3D scanning technology employed by Warwick University has been instrumental in restoring a replica of Queen Elizabeth II’s wedding cake.
The six-tier, six-foot tall confectionary was originally designed by Peek Frean in 1947. A replica of the cake was displayed in the Peek Frean & Co factory until its closure in 1989, then later housed in a South-East London museum. But vandals almost completely destroyed the model in 2015, leaving Warwick and a team of sugar craftsmen to step in and recreate the 600lb cake.
Professor Mark Williams at the University’s Warwick Manufacturing Group (WMG), alongside the British Sugarcraft Guild (BSG), used 3D imaging to recreate a full-sized replica. The technology was able to accurately scan the cake to within 0.1mm and reproduce a high-resolution 3D model that was then used to digitally repair the cake.
“It was fantastic to apply our technology to such an exciting project and help restore such an iconic cake to its former glory, especially in the year of the Queen’s Golden Anniversary,” said Williams.
“Usually we are working on engineering-related challenges, so to be able to take our expertise and transfer that to something totally different and so historically significant was a really interesting opportunity.”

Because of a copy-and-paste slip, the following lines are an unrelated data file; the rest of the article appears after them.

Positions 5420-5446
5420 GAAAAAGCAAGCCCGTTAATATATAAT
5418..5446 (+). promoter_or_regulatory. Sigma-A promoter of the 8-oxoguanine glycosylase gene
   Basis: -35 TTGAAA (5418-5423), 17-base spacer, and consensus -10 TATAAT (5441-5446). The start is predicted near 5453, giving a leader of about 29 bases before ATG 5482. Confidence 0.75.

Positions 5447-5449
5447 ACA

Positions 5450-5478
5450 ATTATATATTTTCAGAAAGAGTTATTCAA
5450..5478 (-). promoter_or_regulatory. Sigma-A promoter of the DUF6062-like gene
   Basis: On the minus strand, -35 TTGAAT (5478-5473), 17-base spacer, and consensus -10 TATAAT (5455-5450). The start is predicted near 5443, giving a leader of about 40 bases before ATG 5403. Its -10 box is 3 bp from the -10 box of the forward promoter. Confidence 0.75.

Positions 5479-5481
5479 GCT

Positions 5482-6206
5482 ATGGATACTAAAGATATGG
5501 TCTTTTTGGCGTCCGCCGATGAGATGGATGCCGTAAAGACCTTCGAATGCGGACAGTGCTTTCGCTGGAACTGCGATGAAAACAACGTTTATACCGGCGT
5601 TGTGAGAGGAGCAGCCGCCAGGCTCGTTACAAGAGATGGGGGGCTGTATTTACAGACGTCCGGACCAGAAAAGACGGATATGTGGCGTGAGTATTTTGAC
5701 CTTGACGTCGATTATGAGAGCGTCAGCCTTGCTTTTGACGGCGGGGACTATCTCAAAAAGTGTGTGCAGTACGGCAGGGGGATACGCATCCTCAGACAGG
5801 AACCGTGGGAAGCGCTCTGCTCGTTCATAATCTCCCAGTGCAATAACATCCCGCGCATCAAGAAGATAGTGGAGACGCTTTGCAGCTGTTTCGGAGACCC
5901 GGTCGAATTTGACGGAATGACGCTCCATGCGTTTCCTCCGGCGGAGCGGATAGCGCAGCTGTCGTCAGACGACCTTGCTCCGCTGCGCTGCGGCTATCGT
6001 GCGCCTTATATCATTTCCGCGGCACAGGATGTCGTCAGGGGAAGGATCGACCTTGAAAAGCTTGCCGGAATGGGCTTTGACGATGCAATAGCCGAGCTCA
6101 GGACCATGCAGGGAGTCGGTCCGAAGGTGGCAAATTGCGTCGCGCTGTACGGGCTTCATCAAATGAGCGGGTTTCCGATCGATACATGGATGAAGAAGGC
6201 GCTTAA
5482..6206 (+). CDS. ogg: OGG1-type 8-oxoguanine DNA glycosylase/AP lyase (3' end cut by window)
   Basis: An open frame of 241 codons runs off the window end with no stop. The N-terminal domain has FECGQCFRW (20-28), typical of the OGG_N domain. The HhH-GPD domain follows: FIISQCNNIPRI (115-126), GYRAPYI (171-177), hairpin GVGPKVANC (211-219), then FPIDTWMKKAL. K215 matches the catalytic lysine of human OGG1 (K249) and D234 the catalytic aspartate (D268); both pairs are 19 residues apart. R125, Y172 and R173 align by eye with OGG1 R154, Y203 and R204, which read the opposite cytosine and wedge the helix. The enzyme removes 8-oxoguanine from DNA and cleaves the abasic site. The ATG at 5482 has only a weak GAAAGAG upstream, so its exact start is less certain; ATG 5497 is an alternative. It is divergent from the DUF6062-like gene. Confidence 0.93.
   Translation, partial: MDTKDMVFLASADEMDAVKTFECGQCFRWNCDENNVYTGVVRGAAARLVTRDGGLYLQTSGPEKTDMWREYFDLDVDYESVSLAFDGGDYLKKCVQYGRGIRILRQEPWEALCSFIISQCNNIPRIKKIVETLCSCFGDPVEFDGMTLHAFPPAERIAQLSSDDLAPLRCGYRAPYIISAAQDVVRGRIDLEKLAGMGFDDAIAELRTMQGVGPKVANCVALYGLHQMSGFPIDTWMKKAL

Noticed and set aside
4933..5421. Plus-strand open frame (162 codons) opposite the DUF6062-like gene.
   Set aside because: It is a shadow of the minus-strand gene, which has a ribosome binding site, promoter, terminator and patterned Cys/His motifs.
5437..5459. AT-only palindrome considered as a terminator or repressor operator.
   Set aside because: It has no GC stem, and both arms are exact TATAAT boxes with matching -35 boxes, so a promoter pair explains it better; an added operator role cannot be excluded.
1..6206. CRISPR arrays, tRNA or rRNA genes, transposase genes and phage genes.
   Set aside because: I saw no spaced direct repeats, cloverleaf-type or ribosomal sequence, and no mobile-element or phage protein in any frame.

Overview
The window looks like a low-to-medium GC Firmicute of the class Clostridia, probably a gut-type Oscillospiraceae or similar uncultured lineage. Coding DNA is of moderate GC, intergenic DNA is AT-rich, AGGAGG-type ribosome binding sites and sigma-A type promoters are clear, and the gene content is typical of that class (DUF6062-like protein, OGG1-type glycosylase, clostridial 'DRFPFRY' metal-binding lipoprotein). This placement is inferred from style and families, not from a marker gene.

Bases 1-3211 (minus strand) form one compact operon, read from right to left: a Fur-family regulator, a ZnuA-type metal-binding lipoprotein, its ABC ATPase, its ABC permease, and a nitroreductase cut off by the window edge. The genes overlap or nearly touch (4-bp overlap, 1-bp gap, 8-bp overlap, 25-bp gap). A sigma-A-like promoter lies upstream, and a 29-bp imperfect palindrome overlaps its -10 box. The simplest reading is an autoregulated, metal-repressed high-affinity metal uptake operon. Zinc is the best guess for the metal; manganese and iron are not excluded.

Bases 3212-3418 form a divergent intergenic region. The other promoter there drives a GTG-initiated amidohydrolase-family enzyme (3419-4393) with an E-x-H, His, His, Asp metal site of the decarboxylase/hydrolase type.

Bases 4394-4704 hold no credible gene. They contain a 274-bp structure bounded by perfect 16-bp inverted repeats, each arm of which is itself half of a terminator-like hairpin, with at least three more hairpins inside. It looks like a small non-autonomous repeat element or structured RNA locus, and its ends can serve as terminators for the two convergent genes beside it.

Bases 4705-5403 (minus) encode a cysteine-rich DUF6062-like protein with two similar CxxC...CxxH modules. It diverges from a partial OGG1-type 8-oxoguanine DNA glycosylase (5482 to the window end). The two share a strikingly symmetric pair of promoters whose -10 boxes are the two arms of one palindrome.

Different tiers of the cake were then distributed to various BSG regions around the UK, along with the materials, templates and plans for each tier. A small team from the BSG will do the final assembly of the cake at the Peek Frean Museum in the summer.
“The experience of working with WMG at the University of Warwick in creating the 3D models to enable the moulded elements of the cake to be reproduced has been very rewarding,” said Judith Lynn, BSG national vice chairman.
“It illustrates perfectly how modern technology and traditional crafts can work in harmony to recreate such an important historic piece of sugar art.”